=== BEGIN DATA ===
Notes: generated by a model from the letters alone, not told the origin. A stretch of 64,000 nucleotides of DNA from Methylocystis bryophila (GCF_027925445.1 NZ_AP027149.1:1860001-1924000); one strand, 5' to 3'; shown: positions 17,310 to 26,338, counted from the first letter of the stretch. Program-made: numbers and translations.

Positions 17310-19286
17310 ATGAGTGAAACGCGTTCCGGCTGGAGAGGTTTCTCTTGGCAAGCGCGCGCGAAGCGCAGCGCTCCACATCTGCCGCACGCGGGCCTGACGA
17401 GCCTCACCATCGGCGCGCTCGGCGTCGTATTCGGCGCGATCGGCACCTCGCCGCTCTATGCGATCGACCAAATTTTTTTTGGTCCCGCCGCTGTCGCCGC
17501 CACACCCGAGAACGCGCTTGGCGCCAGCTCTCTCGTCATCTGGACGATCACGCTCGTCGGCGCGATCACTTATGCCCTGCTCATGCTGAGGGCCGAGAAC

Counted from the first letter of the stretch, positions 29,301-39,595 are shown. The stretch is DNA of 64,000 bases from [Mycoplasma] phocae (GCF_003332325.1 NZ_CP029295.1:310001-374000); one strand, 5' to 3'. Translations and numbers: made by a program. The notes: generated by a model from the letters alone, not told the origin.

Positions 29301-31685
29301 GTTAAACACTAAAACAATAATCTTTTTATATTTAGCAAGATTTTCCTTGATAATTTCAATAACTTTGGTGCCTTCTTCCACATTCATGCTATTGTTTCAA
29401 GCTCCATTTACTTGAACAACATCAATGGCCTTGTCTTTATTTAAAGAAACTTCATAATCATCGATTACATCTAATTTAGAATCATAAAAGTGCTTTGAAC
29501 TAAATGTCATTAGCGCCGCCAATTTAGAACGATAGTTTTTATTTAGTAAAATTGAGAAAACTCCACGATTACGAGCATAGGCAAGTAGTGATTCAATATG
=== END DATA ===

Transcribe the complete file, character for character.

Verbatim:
Notes: generated by a model from the letters alone, not told the origin. A stretch of 64,000 nucleotides of DNA from Methylocystis bryophila (GCF_027925445.1 NZ_AP027149.1:1860001-1924000); one strand, 5' to 3'; shown: positions 17,310 to 26,338, counted from the first letter of the stretch. Program-made: numbers and translations.

Positions 17310-19286
17310 ATGAGTGAAACGCGTTCCGGCTGGAGAGGTTTCTCTTGGCAAGCGCGCGCGAAGCGCAGCGCTCCACATCTGCCGCACGCGGGCCTGACGA
17401 GCCTCACCATCGGCGCGCTCGGCGTCGTATTCGGCGCGATCGGCACCTCGCCGCTCTATGCGATCGACCAAATTTTTTTTGGTCCCGCCGCTGTCGCCGC
17501 CACACCCGAGAACGCGCTTGGCGCCAGCTCTCTCGTCATCTGGACGATCACGCTCGTCGGCGCGATCACTTATGCCCTGCTCATGCTGAGGGCCGAGAAC

Counted from the first letter of the stretch, positions 29,301-39,595 are shown. The stretch is DNA of 64,000 bases from [Mycoplasma] phocae (GCF_003332325.1 NZ_CP029295.1:310001-374000); one strand, 5' to 3'. Translations and numbers: made by a program. The notes: generated by a model from the letters alone, not told the origin.

Positions 29301-31685
29301 GTTAAACACTAAAACAATAATCTTTTTATATTTAGCAAGATTTTCCTTGATAATTTCAATAACTTTGGTGCCTTCTTCCACATTCATGCTATTGTTTCAA
29401 GCTCCATTTACTTGAACAACATCAATGGCCTTGTCTTTATTTAAAGAAACTTCATAATCATCGATTACATCTAATTTAGAATCATAAAAGTGCTTTGAAC
29501 TAAATGTCATTAGCGCCGCCAATTTAGAACGATAGTTTTTATTTAGTAAAATTGAGAAAACTCCACGATTACGAGCATAGGCAAGTAGTGATTCAATATG